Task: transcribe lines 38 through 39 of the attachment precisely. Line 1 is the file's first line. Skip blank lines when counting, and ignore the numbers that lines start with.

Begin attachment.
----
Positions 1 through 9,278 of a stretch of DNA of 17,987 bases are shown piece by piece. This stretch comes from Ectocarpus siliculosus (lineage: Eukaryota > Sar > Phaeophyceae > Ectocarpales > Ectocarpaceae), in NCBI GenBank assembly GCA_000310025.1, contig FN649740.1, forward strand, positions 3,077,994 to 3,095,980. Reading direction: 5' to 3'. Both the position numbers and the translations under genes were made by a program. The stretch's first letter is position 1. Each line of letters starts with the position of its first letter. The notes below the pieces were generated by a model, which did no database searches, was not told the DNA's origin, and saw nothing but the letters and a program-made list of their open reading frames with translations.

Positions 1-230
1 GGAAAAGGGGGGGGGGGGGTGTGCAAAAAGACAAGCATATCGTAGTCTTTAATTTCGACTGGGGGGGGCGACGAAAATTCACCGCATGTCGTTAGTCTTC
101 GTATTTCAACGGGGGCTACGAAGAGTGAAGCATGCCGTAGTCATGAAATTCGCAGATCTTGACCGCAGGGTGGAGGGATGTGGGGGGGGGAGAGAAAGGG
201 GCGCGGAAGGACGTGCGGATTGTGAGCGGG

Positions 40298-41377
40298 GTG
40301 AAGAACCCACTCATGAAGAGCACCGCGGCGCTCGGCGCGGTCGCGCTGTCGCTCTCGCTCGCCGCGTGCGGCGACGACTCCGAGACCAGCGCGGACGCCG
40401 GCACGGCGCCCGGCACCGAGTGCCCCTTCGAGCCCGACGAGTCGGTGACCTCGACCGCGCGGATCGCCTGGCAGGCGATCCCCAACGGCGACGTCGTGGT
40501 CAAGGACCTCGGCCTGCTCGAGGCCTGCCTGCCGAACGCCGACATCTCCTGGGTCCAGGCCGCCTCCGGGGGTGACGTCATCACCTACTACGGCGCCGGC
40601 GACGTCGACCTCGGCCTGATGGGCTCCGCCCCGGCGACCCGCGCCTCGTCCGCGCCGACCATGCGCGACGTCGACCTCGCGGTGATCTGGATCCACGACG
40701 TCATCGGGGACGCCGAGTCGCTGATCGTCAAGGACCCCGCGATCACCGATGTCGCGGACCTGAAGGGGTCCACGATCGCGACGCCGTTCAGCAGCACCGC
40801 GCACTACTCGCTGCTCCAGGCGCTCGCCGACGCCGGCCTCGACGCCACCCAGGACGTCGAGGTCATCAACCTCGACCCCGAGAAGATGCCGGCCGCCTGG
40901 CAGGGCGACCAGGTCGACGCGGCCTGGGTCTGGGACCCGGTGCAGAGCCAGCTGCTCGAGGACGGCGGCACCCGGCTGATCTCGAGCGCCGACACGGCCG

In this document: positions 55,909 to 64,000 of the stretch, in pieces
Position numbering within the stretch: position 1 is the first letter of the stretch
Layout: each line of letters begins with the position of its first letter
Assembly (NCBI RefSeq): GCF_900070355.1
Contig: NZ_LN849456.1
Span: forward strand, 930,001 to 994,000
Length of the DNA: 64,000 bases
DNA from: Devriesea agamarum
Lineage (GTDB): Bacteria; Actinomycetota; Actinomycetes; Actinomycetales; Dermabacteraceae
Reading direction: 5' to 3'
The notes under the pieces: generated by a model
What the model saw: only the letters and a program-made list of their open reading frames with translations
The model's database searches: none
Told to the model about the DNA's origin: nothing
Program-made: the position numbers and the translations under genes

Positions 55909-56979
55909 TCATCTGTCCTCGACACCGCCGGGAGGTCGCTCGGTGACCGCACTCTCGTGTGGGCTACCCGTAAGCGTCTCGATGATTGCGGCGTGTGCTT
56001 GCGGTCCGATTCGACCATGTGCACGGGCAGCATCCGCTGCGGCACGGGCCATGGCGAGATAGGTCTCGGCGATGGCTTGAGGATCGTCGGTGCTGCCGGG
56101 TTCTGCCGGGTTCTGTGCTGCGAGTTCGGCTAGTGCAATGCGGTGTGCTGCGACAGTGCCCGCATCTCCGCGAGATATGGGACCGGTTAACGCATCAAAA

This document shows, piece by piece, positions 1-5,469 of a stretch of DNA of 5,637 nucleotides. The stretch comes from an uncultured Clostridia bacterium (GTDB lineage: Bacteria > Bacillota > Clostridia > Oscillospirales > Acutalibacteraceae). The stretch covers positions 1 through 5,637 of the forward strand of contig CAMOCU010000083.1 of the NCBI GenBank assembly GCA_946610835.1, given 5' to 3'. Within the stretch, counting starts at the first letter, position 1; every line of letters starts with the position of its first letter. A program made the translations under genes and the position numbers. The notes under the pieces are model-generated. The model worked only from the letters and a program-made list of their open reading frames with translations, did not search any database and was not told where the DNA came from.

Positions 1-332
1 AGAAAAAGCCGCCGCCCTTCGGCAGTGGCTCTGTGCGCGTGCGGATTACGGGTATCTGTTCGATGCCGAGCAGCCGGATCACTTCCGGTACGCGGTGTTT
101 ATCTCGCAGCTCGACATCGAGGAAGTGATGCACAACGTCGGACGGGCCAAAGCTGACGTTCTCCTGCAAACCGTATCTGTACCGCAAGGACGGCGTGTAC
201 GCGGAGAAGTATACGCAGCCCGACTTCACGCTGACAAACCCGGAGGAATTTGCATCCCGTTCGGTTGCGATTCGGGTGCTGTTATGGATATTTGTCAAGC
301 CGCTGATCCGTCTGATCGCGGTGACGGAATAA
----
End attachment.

201 GCGGAGAAGTATACGCAGCCCGACTTCACGCTGACAAACCCGGAGGAATTTGCATCCCGTTCGGTTGCGATTCGGGTGCTGTTATGGATATTTGTCAAGC
301 CGCTGATCCGTCTGATCGCGGTGACGGAATAA